The Collected Works of Dugald Stewart, Volume 4

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T. Constable and Company [etc. ], 1854

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Page 96 - The Sanskrit language, whatever be its antiquity, is of a wonderful structure; more perfect than the Greek, more copious than the Latin, and more exquisitely refined than either, yet bearing to both of them a stronger affinity, both in the roots of verbs and in the forms of grammar, than could possibly have been produced by accident; so strong indeed, that no philologer could examine them all...
Page 57 - Thus the ideas, as well as children of our youth, often die" before us ; and our minds represent to us those tombs to which we are approaching ; where though the brass and marble remain, yet the inscriptions are effaced by time, and the imagery moulders away.
Page 129 - When we see a stroke aimed and just ready to fall upon the leg or arm of another person, we naturally shrink and draw back our own leg or our own arm...
Page 278 - Paper, it seems the immediate Direction of Providence, and such an Operation of the supreme Being, as that which determines all the Portions of Matter to their proper Centres.
Page 246 - nay; there is no stond or impediment in the wit, but may be wrought out by fit studies : like as diseases of the body may have appropriate exercises ; bowling is good for the stone and reins, shooting for the lungs and breast, gentle walking for the stomach, riding for the head and the like ; .so if a man's wit be wandering, let him study the mathematics ; for in demonstrations, if his wit bo called away never so little, he must begin again ; if his wit be not apt to distinguish or find differences,...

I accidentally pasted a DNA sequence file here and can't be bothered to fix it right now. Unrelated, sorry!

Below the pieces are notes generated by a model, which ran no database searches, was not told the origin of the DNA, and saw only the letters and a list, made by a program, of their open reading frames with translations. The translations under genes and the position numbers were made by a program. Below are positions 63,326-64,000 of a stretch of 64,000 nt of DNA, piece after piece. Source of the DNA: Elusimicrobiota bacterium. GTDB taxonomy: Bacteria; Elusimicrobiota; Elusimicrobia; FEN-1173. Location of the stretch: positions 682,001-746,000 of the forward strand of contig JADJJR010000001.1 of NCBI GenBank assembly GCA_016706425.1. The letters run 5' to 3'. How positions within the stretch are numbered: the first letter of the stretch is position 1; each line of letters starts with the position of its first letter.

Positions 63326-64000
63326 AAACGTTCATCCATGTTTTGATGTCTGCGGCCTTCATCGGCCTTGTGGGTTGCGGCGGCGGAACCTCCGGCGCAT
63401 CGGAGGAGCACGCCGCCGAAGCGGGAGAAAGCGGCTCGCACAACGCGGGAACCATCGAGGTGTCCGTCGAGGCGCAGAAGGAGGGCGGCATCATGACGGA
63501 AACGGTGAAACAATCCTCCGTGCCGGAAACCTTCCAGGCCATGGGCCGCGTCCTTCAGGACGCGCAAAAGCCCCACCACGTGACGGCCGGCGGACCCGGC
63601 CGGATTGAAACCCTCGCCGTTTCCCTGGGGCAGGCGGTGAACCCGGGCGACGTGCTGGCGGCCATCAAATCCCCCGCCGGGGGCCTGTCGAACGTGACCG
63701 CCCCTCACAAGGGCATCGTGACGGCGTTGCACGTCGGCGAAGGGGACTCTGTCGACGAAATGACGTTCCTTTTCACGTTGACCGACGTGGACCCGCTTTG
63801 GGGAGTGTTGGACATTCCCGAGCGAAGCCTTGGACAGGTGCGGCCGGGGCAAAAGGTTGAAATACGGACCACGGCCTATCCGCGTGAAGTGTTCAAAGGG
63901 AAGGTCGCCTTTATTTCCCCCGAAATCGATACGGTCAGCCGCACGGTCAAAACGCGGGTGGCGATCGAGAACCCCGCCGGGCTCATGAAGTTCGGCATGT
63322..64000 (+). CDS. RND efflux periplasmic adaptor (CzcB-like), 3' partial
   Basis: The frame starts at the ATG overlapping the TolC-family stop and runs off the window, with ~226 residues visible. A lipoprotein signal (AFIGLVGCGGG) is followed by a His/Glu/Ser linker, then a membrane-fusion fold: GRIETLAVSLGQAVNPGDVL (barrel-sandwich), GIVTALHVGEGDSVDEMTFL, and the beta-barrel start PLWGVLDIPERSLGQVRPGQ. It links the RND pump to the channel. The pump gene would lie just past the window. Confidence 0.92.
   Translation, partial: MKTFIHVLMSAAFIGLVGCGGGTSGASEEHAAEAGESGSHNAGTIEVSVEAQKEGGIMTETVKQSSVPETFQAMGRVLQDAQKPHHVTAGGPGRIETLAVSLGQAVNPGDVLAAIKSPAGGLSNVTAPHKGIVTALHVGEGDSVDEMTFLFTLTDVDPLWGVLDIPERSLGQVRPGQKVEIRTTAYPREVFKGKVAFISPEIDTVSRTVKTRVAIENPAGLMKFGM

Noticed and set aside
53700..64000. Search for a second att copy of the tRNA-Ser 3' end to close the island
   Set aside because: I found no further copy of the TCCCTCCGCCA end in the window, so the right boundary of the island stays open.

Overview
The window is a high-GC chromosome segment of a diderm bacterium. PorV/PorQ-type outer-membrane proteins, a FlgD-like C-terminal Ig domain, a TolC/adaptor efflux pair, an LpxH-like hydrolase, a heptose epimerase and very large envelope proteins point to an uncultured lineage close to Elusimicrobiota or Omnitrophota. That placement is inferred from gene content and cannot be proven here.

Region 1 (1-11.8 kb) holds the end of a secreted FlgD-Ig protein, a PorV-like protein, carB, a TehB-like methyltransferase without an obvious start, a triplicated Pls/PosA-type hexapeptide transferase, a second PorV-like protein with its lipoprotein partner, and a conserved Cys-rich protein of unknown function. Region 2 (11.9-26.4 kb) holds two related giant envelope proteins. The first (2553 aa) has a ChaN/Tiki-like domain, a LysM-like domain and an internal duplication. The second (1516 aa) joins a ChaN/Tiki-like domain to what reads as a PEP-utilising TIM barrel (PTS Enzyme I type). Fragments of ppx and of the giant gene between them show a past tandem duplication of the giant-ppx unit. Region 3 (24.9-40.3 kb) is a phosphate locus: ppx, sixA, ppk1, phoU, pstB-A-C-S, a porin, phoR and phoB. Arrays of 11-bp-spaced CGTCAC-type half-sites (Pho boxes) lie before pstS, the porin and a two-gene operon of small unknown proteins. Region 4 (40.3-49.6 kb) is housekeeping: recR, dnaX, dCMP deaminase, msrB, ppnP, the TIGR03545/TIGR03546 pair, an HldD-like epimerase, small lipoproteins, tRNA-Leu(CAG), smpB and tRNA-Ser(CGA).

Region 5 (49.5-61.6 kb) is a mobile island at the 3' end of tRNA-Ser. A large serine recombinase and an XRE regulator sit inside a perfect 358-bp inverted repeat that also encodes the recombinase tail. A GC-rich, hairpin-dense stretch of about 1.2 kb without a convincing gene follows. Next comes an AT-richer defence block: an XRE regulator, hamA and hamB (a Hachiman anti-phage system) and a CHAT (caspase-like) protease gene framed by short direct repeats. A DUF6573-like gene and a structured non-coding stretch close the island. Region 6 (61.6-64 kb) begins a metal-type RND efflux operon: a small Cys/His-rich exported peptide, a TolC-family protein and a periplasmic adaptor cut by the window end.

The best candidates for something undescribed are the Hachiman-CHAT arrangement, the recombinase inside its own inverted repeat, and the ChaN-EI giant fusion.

Page 97 - Latin, and more exquisitely refined than either, yet bearing to both of them a stronger affinity both in the roots of verbs and in the forms of grammar, than could possibly have been produced by accident; so strong indeed, that no philologer could examine them all three, without believing them to have sprung from some common source, which, perhaps, no longer exists...
Page 246 - ... shooting for the lungs and breast; gentle walking for the stomach; riding for the head ; and the like. So if a man's wit be wandering, let him study the mathematics ; for in demonstrations, if his wit be called away never so little, he must begin again : if his wit be not apt to distinguish or find differences, let him study the schoolmen ; for they are cymini sectores : if he be not apt to beat over matters, and to call up one thing to prove and illustrate another, let him study the lawyers'...
Page 196 - The intense view of these manifold contradictions and imperfections in human reason has so wrought upon me, and heated my brain, that I am ready to reject all belief and reasoning, and can look upon no opinion even as more probable or likely than another.
Page 310 - ... one of the most beautiful, and, at the same time, one of the most important theories of modern philosophy.
Page 39 - In examining the history of mankind, as well as in examining the phenomena of the material world, when we cannot trace the process by which an event has been produced, it is often of importance to be able to show how it may have been produced by natural causes.

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